• Add the date pieces to the bowl and mix gently to combine. Make a well in the center of the mixture.
  • Add the heavy cream and the orange zest into the well in the dry ingredients and mix with a fork until the ingredients are just moistened.
  • Gently knead the dough in the bowl, 6 to 8 times, using your hand or a plastic scraper. The goal is to evenly distribute the moisture from the cream and to bring the dough together. By the end of kneading, there should be no loose flour remaining in the bowl.
  • Turn the dough out onto a lightly floured surface, divide into two pieces of equal size, and gently shape into round balls. 
  • Lightly sprinkle the work surface, as well as the tops of the dough, with flour. Place the balls of dough on the flour and pat or roll out the dough into disks that are 1/2-inch thick and approximately 7 inches in diameter.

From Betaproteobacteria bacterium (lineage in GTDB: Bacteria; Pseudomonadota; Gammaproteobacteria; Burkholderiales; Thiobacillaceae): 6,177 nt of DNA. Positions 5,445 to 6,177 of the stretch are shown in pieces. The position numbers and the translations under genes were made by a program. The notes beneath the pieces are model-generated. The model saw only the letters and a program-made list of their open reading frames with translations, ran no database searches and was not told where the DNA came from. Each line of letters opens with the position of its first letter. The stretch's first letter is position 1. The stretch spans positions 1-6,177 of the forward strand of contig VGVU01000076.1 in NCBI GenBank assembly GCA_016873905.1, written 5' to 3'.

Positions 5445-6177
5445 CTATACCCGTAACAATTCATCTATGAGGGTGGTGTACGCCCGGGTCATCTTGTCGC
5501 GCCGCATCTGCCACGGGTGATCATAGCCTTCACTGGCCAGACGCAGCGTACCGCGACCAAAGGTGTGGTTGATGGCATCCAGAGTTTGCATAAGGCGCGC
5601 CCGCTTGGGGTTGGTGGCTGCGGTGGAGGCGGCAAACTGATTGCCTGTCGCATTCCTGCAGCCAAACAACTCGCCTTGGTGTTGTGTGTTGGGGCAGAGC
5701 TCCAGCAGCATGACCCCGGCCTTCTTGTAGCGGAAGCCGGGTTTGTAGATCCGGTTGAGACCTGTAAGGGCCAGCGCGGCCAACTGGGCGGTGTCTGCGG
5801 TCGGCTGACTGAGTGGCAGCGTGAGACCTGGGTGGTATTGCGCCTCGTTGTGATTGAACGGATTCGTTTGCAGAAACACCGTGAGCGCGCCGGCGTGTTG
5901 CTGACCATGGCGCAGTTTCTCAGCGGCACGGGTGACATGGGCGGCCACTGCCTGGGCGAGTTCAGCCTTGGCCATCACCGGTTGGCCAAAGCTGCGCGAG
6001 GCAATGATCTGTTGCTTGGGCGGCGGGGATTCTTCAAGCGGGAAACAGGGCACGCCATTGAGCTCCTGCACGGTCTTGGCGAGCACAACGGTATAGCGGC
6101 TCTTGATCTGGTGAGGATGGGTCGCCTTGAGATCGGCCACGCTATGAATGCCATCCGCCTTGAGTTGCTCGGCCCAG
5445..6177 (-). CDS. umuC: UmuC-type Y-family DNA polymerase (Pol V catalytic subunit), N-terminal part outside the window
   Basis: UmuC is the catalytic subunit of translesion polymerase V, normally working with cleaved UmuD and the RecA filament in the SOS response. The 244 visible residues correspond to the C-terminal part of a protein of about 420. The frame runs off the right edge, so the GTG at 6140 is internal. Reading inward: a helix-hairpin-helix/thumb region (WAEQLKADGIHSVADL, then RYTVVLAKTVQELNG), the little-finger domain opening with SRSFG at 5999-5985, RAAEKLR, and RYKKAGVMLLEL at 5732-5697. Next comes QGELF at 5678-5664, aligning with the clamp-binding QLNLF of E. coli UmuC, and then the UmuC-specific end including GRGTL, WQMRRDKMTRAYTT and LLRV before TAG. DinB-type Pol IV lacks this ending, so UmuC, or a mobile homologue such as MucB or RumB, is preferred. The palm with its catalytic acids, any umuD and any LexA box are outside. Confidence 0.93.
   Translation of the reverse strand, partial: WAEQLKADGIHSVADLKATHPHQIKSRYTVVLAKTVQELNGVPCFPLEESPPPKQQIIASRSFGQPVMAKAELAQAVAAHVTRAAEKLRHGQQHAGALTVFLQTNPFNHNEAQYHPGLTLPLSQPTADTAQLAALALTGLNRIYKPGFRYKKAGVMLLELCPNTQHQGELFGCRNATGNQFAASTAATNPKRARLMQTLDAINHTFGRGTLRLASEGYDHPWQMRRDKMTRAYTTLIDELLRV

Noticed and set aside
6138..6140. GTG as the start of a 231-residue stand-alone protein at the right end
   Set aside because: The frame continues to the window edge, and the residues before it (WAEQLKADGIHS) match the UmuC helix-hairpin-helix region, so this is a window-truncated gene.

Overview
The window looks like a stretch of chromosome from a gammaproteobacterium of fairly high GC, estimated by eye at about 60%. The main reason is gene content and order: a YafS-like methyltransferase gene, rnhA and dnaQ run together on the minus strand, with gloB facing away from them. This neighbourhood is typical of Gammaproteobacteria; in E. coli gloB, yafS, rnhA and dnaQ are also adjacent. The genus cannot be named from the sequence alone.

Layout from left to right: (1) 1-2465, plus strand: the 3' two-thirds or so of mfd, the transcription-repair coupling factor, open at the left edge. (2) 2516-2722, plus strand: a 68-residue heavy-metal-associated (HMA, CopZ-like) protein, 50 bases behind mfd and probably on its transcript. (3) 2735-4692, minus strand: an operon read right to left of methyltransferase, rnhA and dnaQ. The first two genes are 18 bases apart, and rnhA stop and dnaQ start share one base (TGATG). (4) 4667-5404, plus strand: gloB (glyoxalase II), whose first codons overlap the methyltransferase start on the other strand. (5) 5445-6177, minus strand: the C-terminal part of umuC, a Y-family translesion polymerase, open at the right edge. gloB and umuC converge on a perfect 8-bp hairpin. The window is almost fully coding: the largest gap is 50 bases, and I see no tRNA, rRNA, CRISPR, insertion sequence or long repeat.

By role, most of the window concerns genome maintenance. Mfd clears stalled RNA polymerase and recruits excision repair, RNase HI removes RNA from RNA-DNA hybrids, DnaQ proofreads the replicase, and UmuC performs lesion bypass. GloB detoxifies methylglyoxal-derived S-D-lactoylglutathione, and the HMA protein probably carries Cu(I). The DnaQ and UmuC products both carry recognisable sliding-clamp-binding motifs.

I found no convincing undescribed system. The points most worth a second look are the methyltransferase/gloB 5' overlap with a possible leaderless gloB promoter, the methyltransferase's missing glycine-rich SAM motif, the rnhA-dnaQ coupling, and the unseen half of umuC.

• Using a bench knife or a chef’s knife, cut each circle into 6 triangular wedges. Place the scones on two parchment-lined baking sheets with at least 2 inches between them. Rotate baking sheets midway through baking, both from top to bottom and front to back.
  • Bake the scones for 15 to 20 minutes, or until the tops and bottoms are golden brown.



Our first cookbook, published in 2017 to mark the Bakehouse’s 25th anniversary, includes 65 of our most popular recipes and some in-house favorites. We have many more recipes to share, and, within the Bakehouse community, there’s a team of talented bakers, instructors, historians, photographers, and graphic designers excited to create more cookbooks.